Its the supervisor’s responsibility to make sure these processes and procedures are followed to the best of the operator’s ability because if we don’t it can get quite expensive. The Vendor/Contractor is accountable to the Agency, the Agency is accountable to The State, and The State is accountable to the Taxpayer. The Taxpayer dictates the funding that makes all of this move.  As operators, we need to understand that the supervisors are the face of the taxpayer, not the operators. The taxpayer provides funding to allow us to do this, if we do not do this taxpayer withdraws funds. We do a good job, more money. We do a bad job, less money.

Here is a great article on transit funding from my good bud Micheal Walk and his team down at the Texas A&M Transportation Institute.

Supervisors, in a nutshell, represent the best interest of the taxpayer and as operators, we need to understand that, and know that it’s not personal.

However what if I told you the operators generally don’t have a problem with any of this. The big problem in all of the transit from an operations point of view comes down to one simple concept.

Are you ready for it?

Customer Service


As Operators, the public does not despise our ability to drive big vehicles. They hate our customer service. As Supervisors, the operators don’t hate your ability to supervise, they hate your customer service skills.  I never disliked supervisor Baker’s ability to supervise, but her customer service skills left a lot to be desired.

The issues with supervisors are customer service-related, rooted in poor communication, bad tone, mediocre body language, and absolutely zero motivational skills. I have no problem with a supervisor telling me to take a bus through if I didn’t get relieved. I do have a problem with the lack of compassion and understanding of how this impacts me.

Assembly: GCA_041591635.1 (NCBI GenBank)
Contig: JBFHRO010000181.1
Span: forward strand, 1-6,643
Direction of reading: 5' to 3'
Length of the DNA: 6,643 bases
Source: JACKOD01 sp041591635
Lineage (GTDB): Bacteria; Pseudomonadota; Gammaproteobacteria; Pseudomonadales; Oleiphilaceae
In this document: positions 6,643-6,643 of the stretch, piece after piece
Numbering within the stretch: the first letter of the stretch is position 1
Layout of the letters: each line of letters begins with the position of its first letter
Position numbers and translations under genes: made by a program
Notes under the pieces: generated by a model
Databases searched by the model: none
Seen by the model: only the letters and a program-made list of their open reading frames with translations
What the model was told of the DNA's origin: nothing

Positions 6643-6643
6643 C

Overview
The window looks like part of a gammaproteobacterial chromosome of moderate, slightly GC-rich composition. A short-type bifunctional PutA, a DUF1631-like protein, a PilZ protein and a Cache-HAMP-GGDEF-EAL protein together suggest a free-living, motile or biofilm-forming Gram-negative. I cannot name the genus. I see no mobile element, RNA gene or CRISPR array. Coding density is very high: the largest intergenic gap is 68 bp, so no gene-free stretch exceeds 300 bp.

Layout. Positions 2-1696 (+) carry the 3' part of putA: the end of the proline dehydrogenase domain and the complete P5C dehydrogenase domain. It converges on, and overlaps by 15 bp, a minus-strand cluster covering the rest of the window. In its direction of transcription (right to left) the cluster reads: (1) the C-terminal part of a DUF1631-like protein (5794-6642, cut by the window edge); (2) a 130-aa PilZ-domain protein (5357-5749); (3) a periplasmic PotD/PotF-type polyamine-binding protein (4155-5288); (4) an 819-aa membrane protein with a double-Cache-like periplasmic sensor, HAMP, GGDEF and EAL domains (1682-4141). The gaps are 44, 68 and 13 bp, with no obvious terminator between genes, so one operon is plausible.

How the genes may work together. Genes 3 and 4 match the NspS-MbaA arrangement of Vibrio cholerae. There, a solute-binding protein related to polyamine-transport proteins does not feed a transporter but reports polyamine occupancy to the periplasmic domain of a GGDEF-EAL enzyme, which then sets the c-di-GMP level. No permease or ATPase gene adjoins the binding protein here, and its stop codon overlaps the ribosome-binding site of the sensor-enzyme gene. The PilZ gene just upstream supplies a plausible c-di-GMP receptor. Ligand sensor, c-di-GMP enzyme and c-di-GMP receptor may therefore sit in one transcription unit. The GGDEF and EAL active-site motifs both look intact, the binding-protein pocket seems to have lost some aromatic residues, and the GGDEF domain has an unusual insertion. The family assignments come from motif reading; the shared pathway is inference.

As a supervisor ideally it should be the focal point to do all possible to motivate operates to do the right thing, not threaten them. That’s how you lose a team. That’s how you get a workforce that doesn’t care. If a bus operator did not have great customer service skills, it’s a good guess that as a supervisor they’ll have bad customer service with the operators. In order to fix the supervisor’s relationship with operators, you must address the customer service aspect of the relationship. In order to fix the relationship between drivers and passengers, you must fix the customer service component. 

Fix the root, and the tree will grow better

The great part in all of this is that understanding the problem is the first step in fixing it. 


Transit abroad is better when former or aspiring operators are in leadership positions, and Lynx in Orlando gives operators the opportunity to do just that.

With a streamlined process that allows operators to grow from the bus to supervisors in less than 3 years. Operators can be the change they want to see. With an above-market wage, warm weather year-round, and fantastic infrastructure for career growth, Lynx is a premier opportunity for those looking to have a career with a high ceiling in transit. 

Not to mention, who wouldn’t want to drive past Disneyland every day?


If you’d like to join LYNX or get more info, sign up at